In previous years up to 4,000 wishes to Father Christmas were placed on a tree at a Christmas market in the southern town of Roth and the city council would then attempt to fulfill those wishes, which included the names and addresses of the children who wrote them.

But the popular activity had to stop in 2016 because of Germany’s data privacy legislation and GDPR, as legislation requires parents of minors have to provide consent to the use of their kids’ data.

Local radio station Antenne Bayern found a solution by creating a wish list, which included a parental consent disclaimer, which can be printed from their website and put in the wishing box at the Christmas market.

Source: Christmas spirit triumphs over GDPR in German town of Roth – CNN

Irish watchdog clarifies record keeping and DPIAs interaction under GDPR

Ireland’s data protection authority has clarified how record keeping obligations under the General Data Protection Authority (GDPR) interact with the duties of businesses to carry out data protection impact assessments (DPIAs).

Full article: GDPR: Irish watchdog clarifies record keeping and DPIAs interaction

How a small French privacy ruling could remake adtech for good

A ruling in late October against a little-known French adtech firm that popped up on the national data watchdog’s website earlier this month is causing ripples of excitement to run through privacy watchers in Europe who believe it signals the beginning of the end for creepy online ads.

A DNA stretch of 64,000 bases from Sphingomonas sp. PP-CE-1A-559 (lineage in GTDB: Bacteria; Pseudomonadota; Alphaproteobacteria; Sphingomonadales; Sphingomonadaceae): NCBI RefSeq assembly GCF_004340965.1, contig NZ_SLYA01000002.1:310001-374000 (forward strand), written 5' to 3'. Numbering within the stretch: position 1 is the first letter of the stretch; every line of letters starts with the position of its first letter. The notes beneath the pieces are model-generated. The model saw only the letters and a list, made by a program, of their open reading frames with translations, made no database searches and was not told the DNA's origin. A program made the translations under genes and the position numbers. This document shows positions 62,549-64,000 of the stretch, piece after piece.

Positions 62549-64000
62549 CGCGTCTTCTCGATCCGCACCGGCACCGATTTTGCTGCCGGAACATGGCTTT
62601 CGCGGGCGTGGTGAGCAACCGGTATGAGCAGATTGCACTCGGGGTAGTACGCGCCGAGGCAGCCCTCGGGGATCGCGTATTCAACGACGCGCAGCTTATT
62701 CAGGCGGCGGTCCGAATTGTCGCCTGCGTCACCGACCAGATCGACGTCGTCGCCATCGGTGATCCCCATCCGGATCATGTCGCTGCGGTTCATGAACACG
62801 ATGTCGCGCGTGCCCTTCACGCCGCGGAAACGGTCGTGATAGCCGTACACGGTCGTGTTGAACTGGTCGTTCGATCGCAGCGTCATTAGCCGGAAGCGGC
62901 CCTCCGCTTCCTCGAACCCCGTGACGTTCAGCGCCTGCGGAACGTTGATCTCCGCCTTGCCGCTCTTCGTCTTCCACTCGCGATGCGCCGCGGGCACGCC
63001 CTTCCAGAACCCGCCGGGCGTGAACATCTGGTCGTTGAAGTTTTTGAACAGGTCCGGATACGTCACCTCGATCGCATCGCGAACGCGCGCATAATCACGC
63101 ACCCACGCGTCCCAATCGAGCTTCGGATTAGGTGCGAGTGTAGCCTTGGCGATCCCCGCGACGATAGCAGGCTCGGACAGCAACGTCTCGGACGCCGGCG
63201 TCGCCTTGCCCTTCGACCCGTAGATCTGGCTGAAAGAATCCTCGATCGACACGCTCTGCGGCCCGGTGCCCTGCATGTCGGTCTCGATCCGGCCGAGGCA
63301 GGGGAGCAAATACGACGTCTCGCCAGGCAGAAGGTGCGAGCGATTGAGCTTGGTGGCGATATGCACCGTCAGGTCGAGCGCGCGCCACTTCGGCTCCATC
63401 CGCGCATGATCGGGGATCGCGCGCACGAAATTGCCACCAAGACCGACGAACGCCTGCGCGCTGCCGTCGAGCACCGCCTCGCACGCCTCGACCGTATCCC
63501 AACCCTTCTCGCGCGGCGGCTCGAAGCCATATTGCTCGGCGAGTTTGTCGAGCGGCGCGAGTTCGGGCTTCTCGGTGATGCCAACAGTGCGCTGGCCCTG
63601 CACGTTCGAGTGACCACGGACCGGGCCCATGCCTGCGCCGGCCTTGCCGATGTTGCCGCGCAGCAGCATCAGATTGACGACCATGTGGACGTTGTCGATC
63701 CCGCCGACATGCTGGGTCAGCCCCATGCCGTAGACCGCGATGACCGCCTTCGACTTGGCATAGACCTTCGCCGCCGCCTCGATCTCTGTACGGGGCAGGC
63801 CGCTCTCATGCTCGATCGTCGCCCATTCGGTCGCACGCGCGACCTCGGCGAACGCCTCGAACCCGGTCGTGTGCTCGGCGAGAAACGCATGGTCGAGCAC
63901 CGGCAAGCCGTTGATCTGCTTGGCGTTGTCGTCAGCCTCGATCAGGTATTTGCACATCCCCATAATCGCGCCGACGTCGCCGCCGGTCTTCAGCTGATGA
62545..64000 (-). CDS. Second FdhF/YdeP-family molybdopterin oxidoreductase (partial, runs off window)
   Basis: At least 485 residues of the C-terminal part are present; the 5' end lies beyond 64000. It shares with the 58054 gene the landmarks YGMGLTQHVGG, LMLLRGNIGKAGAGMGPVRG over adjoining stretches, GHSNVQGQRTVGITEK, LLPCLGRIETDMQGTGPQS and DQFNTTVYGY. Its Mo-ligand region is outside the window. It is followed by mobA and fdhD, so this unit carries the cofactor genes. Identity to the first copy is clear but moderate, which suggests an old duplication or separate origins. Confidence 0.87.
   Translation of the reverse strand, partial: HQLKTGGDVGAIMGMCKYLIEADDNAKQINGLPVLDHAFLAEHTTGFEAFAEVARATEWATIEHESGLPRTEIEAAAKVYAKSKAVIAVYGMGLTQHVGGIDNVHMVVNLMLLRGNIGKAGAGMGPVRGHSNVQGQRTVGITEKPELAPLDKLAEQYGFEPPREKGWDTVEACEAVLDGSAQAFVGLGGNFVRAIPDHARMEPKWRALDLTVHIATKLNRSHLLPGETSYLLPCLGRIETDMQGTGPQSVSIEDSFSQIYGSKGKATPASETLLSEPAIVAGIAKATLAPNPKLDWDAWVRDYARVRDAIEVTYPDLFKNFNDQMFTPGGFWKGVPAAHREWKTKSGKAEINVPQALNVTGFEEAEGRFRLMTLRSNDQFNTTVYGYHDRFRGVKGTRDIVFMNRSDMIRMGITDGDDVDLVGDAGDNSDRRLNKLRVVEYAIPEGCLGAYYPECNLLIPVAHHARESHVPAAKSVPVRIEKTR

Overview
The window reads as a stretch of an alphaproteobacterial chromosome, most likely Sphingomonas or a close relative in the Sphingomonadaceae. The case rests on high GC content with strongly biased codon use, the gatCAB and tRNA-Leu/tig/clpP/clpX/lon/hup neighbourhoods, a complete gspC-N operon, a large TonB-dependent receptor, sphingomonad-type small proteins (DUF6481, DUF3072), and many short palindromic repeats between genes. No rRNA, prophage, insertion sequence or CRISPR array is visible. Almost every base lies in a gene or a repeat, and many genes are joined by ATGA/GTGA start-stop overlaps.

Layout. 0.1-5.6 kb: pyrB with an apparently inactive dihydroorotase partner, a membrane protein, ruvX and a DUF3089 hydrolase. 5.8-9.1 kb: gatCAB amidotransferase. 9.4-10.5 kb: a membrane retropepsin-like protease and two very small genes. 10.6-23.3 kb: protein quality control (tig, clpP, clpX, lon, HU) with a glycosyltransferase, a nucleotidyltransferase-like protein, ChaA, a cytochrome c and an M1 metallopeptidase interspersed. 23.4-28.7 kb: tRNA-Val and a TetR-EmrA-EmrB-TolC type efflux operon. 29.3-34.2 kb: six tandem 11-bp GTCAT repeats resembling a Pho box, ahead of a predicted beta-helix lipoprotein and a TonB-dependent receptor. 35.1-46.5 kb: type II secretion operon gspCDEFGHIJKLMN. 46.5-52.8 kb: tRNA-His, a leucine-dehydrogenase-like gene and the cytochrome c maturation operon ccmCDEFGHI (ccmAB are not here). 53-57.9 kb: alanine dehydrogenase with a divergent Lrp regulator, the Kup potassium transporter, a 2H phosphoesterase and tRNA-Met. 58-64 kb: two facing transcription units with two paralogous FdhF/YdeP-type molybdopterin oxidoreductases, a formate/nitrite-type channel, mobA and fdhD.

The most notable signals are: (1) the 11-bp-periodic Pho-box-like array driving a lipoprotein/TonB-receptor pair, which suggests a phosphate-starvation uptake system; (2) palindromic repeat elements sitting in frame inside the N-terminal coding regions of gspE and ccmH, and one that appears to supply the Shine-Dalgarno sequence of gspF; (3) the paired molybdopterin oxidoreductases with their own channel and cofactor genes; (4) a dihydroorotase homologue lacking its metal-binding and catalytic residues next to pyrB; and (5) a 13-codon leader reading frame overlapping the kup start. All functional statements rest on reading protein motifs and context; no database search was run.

CNIL’s decision suggests that bundling consent to partner processing in a contract is not, in and of itself, valid consent under the European Union’s General Data Protection Regulation (GDPR) framework.

Full article: How a small French privacy ruling could remake adtech for good | TechCrunch

First German data protection authority issues GDPR fine

The State Commissioner for Data Protection and Freedom of Information Baden-Wuerttemberg (LfDI) was the first German data protection authority to impose a fine under the GDPR. The fine of € 20,000 sanctions the violation by a social media company of its obligation to ensure data security of processing of personal data pursuant to Art. 32 (1) (a) GDPR (obligation to pseudonymise and encrypt personal data).